Seiko Quartz Metronome




Ordered. Thanks.


As cool as standalone metronomes are, I’ve replaced mine with “Practice Hub” on my phone. It’s open source and has more than just a metronome, but that’s the most useful bit for me. The tuner doesn’t work particularly well (I grabbed Pitch Lab for that; it’s got the handy feature of being able to setup custom instruments). It’s also capable of doing modestly complicated beat patterns (if you set it for four beats on, it will use a different click for the first beat, so you have a measure marker for 4/4 time).

I like putting the metronome on headphones to keep it a bit louder than my guitar when I’m running scales. And I liked the post just for the suggestion of metronome practice. It’s good for you. I know I need to do more of it. :slight_smile:


I really prefer seeing a physical metronome arm moving, it gives me a sense of anticipation of the next beat that a digital metronome can’t provide.


I use InTuna, it is a guitar strobe tuner. I may also be tone deaf but tuning by ear is very hard for me.

I also use the metronome with headphones. It is handy. For a while I would tap along with it at different speeds while traveling on airplanes, trying to acquire some rhythm. I have none.


Couldn’t there be a smartphone app that’d simulate it visually?


There is a light on top of the Metronome I posted that flashes but it doesn’t really help “anticipate” as an arm would.


True. There are two options offering themselves: a LED bargraph (on a hardware device), or a moving spot or a simulated swingy arm on a smartphone display.


I’ve used ‘old faithful’ if I’m practicing on my own and want a steady rhythm.


If my tuner’s not handy, I tune by ear using harmonics.


Does this “tune” a guitar or “tune it to itself” so whatever string you started with and however far off “Tap Dead Center” it is, every string will mirror? I am tone deaf so I won’t notice but others will…


Any technique that tunes the guitar by ear will tune the guitar to itself. If your top string is off, all your other strings will be off, but musically so. This was pretty normal for guitar tuning up until the 1980s when cheap pocket tuners hit the market. (Before this, recording artists just tuned to the studio piano, which was in whatever state it was in. The sound is all self-consistent on the record, but not necessarily on concert pitch.) So, if you want to be on concert pitch, you need a reference for at least one string if you tune by ear.

If you are not on concert pitch, but the guitar is self consistent, then you’ll sound fine. The only thing those of us with good pitch can tell is whether you are self-consistent or not. On my best days, I can only sort-of hear whether a note is a defined 12tet tone or not, and never enough to really tune by ear.

(For that matter: a couple months of voice lessons might help with your tone deafness. Or prove it definitively :wink:


By the way, a good exercise when it comes to metronomes is to practice with the beat at half or quarter tempo. As in it strikes every other beat or every four beats (or more!). It helps to internalize the tempo better than playing with every beat. At least for me.


By the way, a good exercise when it comes to metronomes is to practice with the beat at half or quarter tempo. As in it strikes every other beat or every four beats (or more!). It helps to internalize the tempo better than playing with every beat. At least for me.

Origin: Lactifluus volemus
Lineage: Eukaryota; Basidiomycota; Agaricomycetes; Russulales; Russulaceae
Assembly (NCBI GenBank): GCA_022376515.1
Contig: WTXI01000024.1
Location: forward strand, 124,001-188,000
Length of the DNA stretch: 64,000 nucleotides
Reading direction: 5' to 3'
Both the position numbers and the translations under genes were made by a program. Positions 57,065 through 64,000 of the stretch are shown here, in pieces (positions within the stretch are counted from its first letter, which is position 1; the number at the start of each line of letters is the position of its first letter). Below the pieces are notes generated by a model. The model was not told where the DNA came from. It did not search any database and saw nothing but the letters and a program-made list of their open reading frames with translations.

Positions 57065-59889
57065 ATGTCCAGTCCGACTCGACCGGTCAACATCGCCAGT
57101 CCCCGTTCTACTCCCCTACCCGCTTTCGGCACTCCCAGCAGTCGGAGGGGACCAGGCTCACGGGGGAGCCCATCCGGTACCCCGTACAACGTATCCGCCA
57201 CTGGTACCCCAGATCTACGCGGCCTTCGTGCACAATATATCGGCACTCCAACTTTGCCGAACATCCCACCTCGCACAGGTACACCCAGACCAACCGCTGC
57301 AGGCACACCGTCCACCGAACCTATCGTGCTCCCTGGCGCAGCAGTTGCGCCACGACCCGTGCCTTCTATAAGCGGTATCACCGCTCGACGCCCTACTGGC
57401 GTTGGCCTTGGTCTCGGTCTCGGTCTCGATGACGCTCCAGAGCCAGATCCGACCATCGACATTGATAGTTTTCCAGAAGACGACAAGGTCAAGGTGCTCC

Best guitar money I ever spent was on a proper set up from SF Guitar Works for my Martin HD-28 and my Fender Jazzmaster.


The nice thing about harmonic tuning is the noticeable quivering in the difference. You can audibly hear the quivering speed up when tightening, and vibrate at the same speed to the string you’re tuning to. Of course you need at least one string to be in tune.
The technique to train-up tone deafness (and really, all it is is training) is to sit at a piano (or guitar) and play a note, sing it (laaa), then pick the same note an octave up and do the same. Spend about 5-10 minutes with each note, and in a few days you’ll audibly start to hear the difference.
I don’t tap dead centre, but right over the 5th fret , and the 7th above it.
Also make sure your intonation on your guitar is good. Your bridge position should be such that the open strings tune the same as when played on the 12th fret (which will be an octave higher).
If the intonation is off it doesn’t matter how well the guitar is tuned with open strings, it’ll move further out of tune the higher you move up the neck.
So tune open first, then tune on the 12th fret adjusting the bridge if necessary.


“Tap dead center” as used here is not to mean I fret in the middle of the board, I fret at the fret. “Tap Dead Center” should have been “dead on balls accurate.”


I get ya. I added an edit to my post you might also want to check.


I bought this exact same model - ok, the plastic case is a smidge different - 30 years ago. Bullet proof and I love the big gnurled dial. When I’m in music mode and working out a beat I don’t want to tapdance through menus. I appreciate the thought that went into the simplicity of the thing. I did put a blob of superglue on the switch for a little more thumb purchase, tho.
But for tuning I use the Cleartune app for its scads of tuning choices: Like your A at 415? Fine. Tune to whatever the other folks are calling an A? Fine. Quarter comma meantone in G? Fine. It’s the tuner I see most often on music stands in the early music community.


You’re paying too much and getting too little. Check out, for example, the Korg tuner+metronome:

It’s cheap, tunes over your choice of basefrequency, has dozens of “tap sequences” and more.